Jacquot Demy is a little boy at the end of the thirties. His father owns a garage and his mother is a hairdresser. The whole family lives happily and likes to sing and to go to the movies. ... See full summary »
There are two parts to this film: sequences of life in the fishing village of La Pointe Courte (a government inspector's visit, the death of a child) alternate with others following a ... See full summary »
Agnès Varda, photographer, installation artist and pioneer of the Nouvelle Vague, is an institution of French cinema. Taking a seat on a theatre stage, she uses photos and film excerpts to provide an insight into her unorthodox oeuvre.
The intertwined lives of two women in 1970s France, set against the progress of the women's movement in which Agnes Varda was involved. Pomme and Suzanne meet when Pomme helps Suzanne ... See full summary »
"I'll look at you, but not at the camera. It could be a trap," whispers Jane Birkin shyly into Agnès Varda's ear at the start of JANE B. PAR AGNES V. The director of CLEO FROM 5 TO 7 and ... See full summary »
An intimate, picaresque inquiry into French life as lived by the country's poor and its provident, as well as by the film's own director, Agnes Varda. The aesthetic, political and moral point of departure for Varda are gleaners, those individuals who pick at already-reaped fields for the odd potato, the leftover turnip.Written by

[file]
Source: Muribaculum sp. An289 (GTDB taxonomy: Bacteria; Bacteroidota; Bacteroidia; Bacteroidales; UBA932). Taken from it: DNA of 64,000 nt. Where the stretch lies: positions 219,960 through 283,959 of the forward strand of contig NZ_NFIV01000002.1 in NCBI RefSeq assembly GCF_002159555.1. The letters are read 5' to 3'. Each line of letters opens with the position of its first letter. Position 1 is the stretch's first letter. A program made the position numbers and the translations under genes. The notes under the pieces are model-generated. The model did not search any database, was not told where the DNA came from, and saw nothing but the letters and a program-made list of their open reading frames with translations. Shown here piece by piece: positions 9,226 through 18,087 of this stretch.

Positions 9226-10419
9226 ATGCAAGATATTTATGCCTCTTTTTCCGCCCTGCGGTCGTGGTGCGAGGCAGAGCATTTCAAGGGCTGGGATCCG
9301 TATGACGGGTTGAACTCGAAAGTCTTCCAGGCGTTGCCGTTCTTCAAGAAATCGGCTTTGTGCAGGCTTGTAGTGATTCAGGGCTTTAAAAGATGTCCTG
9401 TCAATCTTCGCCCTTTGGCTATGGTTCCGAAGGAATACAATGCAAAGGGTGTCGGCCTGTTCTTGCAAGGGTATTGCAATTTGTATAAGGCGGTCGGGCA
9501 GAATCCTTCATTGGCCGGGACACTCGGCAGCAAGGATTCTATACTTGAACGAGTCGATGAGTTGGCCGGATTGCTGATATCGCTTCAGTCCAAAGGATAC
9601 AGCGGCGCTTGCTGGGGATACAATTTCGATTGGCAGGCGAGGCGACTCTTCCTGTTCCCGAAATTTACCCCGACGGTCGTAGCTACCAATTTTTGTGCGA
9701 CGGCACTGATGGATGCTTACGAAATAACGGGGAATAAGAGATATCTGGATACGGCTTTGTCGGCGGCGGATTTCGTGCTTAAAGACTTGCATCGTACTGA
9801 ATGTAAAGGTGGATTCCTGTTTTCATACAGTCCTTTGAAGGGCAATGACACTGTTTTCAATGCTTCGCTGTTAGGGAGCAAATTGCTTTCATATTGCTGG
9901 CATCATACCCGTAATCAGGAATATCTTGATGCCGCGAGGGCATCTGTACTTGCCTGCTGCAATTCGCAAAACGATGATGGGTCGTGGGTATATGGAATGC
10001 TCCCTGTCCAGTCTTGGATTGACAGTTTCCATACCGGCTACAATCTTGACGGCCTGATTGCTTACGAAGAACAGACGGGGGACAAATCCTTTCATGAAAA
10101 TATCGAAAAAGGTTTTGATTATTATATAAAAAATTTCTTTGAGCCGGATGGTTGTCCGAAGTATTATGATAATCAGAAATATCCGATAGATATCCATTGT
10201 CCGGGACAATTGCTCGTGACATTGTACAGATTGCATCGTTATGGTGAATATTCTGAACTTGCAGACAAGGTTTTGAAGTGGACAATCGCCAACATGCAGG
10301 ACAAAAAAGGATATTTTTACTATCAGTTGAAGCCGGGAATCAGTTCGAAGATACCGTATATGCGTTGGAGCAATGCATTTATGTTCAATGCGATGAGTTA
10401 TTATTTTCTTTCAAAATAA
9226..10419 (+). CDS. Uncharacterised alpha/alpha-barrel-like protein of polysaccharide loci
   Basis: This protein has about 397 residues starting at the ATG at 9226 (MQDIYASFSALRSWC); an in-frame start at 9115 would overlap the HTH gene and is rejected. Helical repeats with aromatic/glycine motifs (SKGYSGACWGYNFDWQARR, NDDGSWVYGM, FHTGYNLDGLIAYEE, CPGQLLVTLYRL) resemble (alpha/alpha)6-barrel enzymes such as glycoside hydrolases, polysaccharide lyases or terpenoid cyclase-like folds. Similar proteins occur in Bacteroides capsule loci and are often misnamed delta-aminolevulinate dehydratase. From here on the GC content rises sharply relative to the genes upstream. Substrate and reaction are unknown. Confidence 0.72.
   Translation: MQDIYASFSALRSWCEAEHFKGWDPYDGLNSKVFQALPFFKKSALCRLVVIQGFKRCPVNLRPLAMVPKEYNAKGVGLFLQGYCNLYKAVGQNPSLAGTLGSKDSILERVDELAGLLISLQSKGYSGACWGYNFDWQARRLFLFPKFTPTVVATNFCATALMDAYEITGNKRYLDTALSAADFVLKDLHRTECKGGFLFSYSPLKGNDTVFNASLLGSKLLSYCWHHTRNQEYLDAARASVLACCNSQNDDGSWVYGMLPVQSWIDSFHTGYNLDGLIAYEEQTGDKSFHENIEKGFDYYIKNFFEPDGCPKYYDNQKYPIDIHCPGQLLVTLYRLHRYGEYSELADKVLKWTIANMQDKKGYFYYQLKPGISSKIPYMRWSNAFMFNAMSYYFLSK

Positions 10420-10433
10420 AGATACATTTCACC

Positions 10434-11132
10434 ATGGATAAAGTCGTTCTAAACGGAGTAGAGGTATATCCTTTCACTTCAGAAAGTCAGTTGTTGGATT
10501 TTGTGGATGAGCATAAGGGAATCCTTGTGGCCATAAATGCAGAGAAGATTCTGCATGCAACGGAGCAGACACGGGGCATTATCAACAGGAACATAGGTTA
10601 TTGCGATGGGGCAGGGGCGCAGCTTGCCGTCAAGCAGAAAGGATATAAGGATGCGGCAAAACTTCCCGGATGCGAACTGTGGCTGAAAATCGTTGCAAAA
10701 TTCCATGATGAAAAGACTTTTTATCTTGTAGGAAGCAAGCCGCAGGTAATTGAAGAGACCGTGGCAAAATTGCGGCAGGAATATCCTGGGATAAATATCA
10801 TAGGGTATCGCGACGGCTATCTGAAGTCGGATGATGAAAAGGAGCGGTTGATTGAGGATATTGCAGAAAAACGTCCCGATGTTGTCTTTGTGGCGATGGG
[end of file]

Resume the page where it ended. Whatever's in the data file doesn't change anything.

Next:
Jean Francois Millet, the French painter of the Barbizon school, seems to have been the inspiration for Agnes Varda's interesting documentary "Les glaneurs et la glaneuse". In fact, Ms. Varda makes it a point to take us along to the French countryside where Millet got the inspiration for his masterpiece "Les Glaneurs". Like in his other paintings, Millet comments about the peasantry working the fields in most of his canvases. One can see the poverty in his subjects as they struggle to gather crops for their employers.
Ms. Varda takes a humanistic approach to another type of activity in which she bases her story. In fact, the people one sees in the film are perhaps the descendants of the gleaners of Millet's time, except they are bringing whatever is left behind once the machinery takes care of gathering the best of each crop, leaving the rest to rot in the fields.
Agnes Varda takes a trip through her native France to show us the inequality of a system that produces such excesses that a part of it has to be dumped because it doesn't meet standards. On the one hand, there is such abundance, and on the other, one sees how some of the poor people showcased in the documentary can't afford to buy the basics and must resort to take it on their own to get whatever has been left in order to survive.
With this documentary, Agnes Varda shows an uncanny understanding to the problems most of these people are facing.
12 of 17 people found this review helpful.
Was this review helpful to you?
| Report this